1. What is PASH (Pseudoangiomatous Stromal Hyperplasia)?
2. What are the symptoms of PASH?
3. How is PASH diagnosed?
4. How is PASH treated?
5. Does PASH increase my risk of breast cancer?
6. Further support
PASH is a benign (not cancer) breast condition.
It’s more common in premenopausal women (women who haven’t been through the menopause), but can affect women of any age. PASH can also affect men, but this is rare.
It’s not known what causes PASH, but it’s thought it might be linked to hormonal changes in the body.
In premenopausal women, PASH on its own is usually felt as a painless lump in the breast. The size of the lump can vary.
In post-menopausal women (women who have been through the menopause), PASH may be found by chance during a routine screening mammogram.
PASH can also be found by chance at the same time as other benign breast conditions.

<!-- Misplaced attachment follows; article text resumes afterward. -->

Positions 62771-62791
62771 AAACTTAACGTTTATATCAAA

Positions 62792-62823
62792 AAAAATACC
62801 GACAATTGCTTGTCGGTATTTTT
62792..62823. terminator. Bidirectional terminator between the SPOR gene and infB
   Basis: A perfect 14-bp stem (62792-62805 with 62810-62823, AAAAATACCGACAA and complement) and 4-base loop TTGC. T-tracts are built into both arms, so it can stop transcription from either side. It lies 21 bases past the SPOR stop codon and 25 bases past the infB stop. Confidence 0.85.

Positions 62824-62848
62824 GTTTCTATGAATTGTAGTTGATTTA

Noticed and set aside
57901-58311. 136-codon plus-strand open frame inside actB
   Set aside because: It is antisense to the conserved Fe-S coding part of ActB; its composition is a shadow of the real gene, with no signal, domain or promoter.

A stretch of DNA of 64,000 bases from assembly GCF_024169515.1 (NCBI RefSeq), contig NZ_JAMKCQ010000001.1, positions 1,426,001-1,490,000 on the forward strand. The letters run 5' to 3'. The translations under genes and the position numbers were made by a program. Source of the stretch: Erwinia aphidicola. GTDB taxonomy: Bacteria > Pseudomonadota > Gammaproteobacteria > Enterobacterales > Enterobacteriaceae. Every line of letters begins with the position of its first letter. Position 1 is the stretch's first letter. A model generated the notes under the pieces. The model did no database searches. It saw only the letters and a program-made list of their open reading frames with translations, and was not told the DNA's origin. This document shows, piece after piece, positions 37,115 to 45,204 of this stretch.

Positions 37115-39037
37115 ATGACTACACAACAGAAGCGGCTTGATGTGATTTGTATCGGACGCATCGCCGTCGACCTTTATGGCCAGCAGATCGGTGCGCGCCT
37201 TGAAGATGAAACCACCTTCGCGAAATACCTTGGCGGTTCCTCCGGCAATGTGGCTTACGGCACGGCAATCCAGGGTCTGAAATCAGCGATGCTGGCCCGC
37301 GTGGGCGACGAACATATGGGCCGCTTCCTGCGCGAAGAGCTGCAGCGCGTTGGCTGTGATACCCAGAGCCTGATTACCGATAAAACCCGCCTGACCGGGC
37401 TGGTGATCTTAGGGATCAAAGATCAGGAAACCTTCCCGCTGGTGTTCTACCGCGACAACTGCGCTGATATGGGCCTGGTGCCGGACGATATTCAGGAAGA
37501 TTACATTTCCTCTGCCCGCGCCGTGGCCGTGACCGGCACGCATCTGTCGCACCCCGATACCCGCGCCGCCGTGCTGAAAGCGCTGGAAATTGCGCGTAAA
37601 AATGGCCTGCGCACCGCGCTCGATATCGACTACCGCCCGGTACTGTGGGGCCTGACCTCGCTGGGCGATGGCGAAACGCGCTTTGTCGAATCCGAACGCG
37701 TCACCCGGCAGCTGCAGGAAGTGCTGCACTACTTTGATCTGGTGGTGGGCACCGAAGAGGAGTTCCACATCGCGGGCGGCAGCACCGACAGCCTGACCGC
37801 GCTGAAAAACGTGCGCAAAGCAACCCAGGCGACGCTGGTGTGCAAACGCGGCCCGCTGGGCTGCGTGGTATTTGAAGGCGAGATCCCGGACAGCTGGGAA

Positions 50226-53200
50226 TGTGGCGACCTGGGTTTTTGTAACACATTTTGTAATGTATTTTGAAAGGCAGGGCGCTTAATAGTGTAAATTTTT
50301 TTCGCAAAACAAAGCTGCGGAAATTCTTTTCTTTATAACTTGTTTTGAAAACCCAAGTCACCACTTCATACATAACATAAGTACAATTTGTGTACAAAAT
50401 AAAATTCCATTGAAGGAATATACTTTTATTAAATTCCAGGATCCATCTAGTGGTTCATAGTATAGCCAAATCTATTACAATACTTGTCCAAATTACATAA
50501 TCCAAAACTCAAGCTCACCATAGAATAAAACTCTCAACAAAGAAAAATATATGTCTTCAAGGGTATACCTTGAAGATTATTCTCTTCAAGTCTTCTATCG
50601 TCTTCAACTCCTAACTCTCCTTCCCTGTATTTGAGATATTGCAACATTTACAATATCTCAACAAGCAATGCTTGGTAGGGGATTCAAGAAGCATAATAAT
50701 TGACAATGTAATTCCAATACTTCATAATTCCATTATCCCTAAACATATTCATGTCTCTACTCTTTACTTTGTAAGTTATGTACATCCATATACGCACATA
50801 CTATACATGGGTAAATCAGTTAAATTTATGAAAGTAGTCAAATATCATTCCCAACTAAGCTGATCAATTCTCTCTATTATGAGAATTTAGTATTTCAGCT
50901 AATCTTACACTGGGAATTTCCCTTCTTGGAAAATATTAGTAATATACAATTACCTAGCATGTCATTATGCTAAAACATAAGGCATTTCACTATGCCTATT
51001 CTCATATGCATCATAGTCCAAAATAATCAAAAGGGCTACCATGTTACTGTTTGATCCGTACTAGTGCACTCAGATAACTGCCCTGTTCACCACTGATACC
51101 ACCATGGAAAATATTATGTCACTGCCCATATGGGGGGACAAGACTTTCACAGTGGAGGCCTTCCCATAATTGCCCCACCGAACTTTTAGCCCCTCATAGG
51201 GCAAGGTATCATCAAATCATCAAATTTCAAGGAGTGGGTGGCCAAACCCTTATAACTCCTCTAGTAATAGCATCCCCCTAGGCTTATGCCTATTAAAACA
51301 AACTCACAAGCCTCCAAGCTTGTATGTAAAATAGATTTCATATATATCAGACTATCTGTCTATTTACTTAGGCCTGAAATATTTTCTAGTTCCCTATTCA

PASH is diagnosed using a range of tests. These may include:
- A mammogram (breast x-ray)
- An ultrasound scan (using sound waves to produce an image)
- A core biopsy (using a hollow needle to take a sample of tissue to be looked at under a microscope – several tissue samples may be taken at the same time)
- A fine needle aspiration (FNA) (using a fine needle and syringe to take a sample of cells to be looked at under a microscope)
In most cases you won’t need any treatment or follow-up if you have PASH. Usually you’ll only be asked to go back to your GP or the breast clinic if have a lump and it gets bigger or you notice a change.
If the area of PASH is large or gets bigger, you may need an excision biopsy (removing a sample of breast tissue to be examined under a microscope). This will usually be done under general anaesthetic.
Having PASH does not increase the risk of developing breast cancer.
It’s important to continue to be breast aware, and to go back to your GP if you notice any changes in your breasts, however soon this is after your diagnosis of PASH.
Having PASH may make you feel anxious and in need of further support.
If you have any questions about PASH or would just like to talk it through with an expert, you can call our free Helpline on 0808 800 6000.